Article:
Cyber-attacks are widespread – consumers are targeted, as are businesses of all sizes. However, 43% of cyber-attacks are aimed at small businesses so SMEs need protection, Mike Ianiri from Redsquid gives his top tips to protecting small businesses from cyber crime
Unfortunately, humans are still the weakest link in cyber security protection plans. This means that threat reduction requires employee training.
- Don’t open emails you don’t recognise or if the topic is worrying. Cyber criminals want to worry you. For example, they’ll say your website has crashed. They want you to open attachments or click on links designed to infect your machine/network.
- Check email addresses carefully. Fraudsters use addresses and URLs that are very similar to legitimate ones.
- Query requests for large, or urgent, payments. It’s not in our nature to query senior management but it will protect your business if your team is trained to do this, as this is a common form of cyber-attack.
- Be watchful of new contractors. Whilst most will be legitimate, some cyber criminals will simply walk in and try to infect your machines. So, if you are not sure, stop and check.
By making sure your team know what to look out for, and has permission to query/challenge things, you are protecting your network and your business.
You can check the effectiveness of the training by using regular simulated phishing attacks. This can identify who is following their training and who needs a little more. Redsquid implemented this training and reduced click-throughs from 54% to just four per cent in only three months.
Protecting your network
Your network protection can come in many guises:
If your firewall is a few years old its ability to protect your network needs to be upgraded as the threats to your network will have increased.
Keep your PCs fully patched. Your operating system provider regularly publishes security updates to protect against the latest cyber threats.
Microsoft stops supporting Windows 7 on January 14th 2020. Running Windows 7 after that date means seriously risking your network and your business. You must upgrade to Windows 10. Upgrading your hardware is also recommended. You’ll benefit from the physical security and performance enhancements built into new machines.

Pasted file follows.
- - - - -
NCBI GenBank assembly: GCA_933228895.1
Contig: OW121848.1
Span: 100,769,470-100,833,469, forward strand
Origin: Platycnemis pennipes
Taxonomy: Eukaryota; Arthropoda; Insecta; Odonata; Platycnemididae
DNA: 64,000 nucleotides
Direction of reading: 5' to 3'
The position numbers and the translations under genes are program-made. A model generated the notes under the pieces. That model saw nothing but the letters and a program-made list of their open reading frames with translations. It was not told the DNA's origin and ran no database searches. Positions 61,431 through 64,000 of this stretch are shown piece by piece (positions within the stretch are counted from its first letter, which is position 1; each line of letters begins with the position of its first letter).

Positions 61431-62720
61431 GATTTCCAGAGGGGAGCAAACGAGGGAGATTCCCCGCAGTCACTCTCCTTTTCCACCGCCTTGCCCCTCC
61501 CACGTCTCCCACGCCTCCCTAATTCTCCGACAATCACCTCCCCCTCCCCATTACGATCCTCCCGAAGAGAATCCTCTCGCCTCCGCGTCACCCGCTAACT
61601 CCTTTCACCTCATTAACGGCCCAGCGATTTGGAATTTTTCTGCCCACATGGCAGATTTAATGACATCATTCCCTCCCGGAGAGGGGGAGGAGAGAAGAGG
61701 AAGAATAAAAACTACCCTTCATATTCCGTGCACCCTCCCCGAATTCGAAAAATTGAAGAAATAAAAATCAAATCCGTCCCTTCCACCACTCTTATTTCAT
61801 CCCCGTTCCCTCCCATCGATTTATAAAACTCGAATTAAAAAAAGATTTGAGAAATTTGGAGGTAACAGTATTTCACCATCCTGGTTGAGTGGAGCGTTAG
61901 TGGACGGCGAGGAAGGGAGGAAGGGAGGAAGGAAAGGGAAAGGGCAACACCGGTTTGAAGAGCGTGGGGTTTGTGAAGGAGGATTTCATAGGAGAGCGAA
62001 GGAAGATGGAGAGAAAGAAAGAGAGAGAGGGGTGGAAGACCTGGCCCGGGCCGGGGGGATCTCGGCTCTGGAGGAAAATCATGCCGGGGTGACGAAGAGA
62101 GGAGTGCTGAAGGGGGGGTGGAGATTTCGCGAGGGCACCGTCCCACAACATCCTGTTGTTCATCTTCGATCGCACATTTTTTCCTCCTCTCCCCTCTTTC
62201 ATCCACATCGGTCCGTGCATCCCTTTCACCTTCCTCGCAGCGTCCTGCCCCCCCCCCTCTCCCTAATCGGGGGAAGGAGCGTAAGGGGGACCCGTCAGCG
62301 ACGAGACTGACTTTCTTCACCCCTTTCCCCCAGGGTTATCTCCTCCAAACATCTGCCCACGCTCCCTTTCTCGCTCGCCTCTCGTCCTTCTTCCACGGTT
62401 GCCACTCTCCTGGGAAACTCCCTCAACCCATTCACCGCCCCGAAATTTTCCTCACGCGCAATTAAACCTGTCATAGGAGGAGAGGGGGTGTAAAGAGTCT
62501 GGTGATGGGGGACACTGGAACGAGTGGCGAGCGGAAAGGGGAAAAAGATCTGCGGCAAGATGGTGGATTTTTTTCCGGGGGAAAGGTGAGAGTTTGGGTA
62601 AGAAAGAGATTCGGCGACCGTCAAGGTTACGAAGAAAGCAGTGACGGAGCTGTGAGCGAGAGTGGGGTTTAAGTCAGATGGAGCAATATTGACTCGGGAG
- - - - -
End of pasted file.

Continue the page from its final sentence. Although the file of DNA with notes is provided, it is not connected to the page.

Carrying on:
Vulnerability and penetration testing
There are many ways to get into your network and the data it contains.
Vulnerability scanning helps to ensure the security of your systems, services and applications from a number of common attack vectors, exploited by both automated and manual attackers. Vulnerability testing should ideally be done continuously, but at least every month.
A penetration test is an authorised simulated cyber-attack on a computer system, performed by a suitably qualified third party. It’s designed to evaluate and ultimately to fortify the security of a target system through the identification of security vulnerabilities. We recommend these are done at least once a year by an independent body (not your IT provider) for the peace of mind it provides.
These tests also mean you are properly ticking the GDPR box. You need to be able to show you are protecting Personally Identifiable Information (PII) you hold on your customers and staff. If a breach does happen and you cannot prove you have taken reasonable steps, the Information Commissioners Office (ICO) can fine you up to 4% of annual global turnover.
Email gateways are a great way to reduce mistakes. By passing all your email through a gateway, such as Cyren’s email security, you block the malware, phishing and spam emails threatening your network.
APIs and web applications
Most businesses are using multiple web applications and APIs to streamline productivity. Have you checked whether the ones you use have been tested for intruder prevention? They can become a back door into your network for cyber criminals.
Multi-factor authentication (MFA) uses multiple devices to protect your network. Your phone can act as confirmation you are who you say you are, for example, logging into an application. Multiple layers of security make it harder for unauthorised users to access your network.
Protecting your network comes first. We also recommend insurance against cyber threats. It can’t replace what’s stolen, however, cyber insurance will help you recover. With a ransomware attack, for example, they may consider which is more beneficial – paying the ransom or paying the costs of getting you back running. We recommend you take advice on the cover you should have and always scrutinise the small print.
Don’t forget to follow Dealer Support on Twitter!